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From Wikipedia

Fission (biology)

In biology, fission is the subdivision of a body, population, or species into parts and the regeneration of those parts into separate individuals. Binary fission, or prokaryotic fission, is a form of asexual reproduction and cell division used by all prokaryotes, some protozoa, and some organelles within eukaryotic organisms. This process results in the reproduction of a living prokaryotic cell by division into two parts that each have the potential to grow to the size of the original cell.

Mitosis and cytokinesis are not the same as binary fission. To be specific, binary fission cannot be divided into prophase, metaphase, anaphase, and telophase because prokaryotes have no nucleus and no centromeres. The ability of some multicellular animals, such as echinoderms and flatworms, to regenerate two whole organisms after having been cut in half, is also not the same as binary fission. Neither is vegetative reproduction of plants.

Process

Binary fission begins with DNA replication. DNA replication starts from an origin of replication, which opens up into a replication bubble (note: prokaryotic DNA replication usually has only 1 origin of replication, whereas eukaryotes have multiple origins of replication). The replication bubble separates the DNA double strand, with each strand acting as template for synthesis of a daughter strand by semiconservative replication, until the entire prokaryotic DNA is duplicated.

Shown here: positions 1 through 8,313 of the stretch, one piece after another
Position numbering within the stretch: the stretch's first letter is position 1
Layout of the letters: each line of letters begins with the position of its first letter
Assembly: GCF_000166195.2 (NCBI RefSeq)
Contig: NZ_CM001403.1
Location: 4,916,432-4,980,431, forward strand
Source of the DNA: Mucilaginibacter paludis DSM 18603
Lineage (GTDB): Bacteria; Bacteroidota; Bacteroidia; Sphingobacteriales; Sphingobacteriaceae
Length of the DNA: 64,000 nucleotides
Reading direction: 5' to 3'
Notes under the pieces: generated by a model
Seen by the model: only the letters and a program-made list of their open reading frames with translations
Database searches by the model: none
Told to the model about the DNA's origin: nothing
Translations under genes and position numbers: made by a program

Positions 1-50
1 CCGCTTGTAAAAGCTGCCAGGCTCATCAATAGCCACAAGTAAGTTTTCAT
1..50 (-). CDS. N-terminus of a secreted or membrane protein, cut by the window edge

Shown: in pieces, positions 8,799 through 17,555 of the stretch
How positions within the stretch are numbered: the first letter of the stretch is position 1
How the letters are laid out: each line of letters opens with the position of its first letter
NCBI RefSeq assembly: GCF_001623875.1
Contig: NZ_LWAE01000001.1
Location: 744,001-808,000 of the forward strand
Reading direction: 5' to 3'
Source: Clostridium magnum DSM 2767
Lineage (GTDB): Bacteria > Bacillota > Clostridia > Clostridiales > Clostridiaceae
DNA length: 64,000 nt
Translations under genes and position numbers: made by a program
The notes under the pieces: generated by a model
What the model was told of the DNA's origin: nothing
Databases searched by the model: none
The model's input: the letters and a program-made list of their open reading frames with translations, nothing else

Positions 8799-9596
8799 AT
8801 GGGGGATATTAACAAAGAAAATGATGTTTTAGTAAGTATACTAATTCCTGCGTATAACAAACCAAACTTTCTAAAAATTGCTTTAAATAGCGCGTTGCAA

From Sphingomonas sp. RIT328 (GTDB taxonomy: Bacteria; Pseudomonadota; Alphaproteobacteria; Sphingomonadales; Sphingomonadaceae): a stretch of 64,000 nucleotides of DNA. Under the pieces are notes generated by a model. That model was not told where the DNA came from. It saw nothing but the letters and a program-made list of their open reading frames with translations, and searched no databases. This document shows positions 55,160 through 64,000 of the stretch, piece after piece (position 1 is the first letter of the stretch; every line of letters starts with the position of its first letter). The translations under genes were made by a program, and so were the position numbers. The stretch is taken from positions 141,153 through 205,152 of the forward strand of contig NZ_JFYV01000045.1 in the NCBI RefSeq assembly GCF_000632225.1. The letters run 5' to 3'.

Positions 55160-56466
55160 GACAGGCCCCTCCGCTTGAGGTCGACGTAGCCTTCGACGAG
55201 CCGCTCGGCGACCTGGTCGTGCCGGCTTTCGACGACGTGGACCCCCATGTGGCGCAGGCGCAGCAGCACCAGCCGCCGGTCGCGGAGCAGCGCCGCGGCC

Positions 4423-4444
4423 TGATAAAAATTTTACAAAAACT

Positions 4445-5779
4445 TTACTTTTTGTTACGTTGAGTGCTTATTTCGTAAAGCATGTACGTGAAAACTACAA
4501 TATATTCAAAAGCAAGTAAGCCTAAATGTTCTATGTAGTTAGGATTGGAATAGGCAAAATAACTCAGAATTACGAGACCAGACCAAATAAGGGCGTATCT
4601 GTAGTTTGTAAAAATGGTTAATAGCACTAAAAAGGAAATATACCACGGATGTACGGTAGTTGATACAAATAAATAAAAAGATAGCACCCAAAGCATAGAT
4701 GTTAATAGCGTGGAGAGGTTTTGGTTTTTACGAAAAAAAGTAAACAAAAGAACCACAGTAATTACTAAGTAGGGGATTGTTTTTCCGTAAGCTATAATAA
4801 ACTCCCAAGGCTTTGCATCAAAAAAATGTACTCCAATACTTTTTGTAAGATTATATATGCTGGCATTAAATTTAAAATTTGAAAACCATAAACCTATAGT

Each circular DNA strand then attaches to the cell membrane. The cell elongates, causing the DNA to separate.

Cell division in bacteria is controlled by the FtsZ, a collection of about a dozen proteins that collect around the site of division. There, they direct assembly of the division septum. The cell wall and plasma membrane starts growing transversely from near the middle of the dividing cell. This separates the parent cell into two nearly equal daughter cells, each having a nuclear body.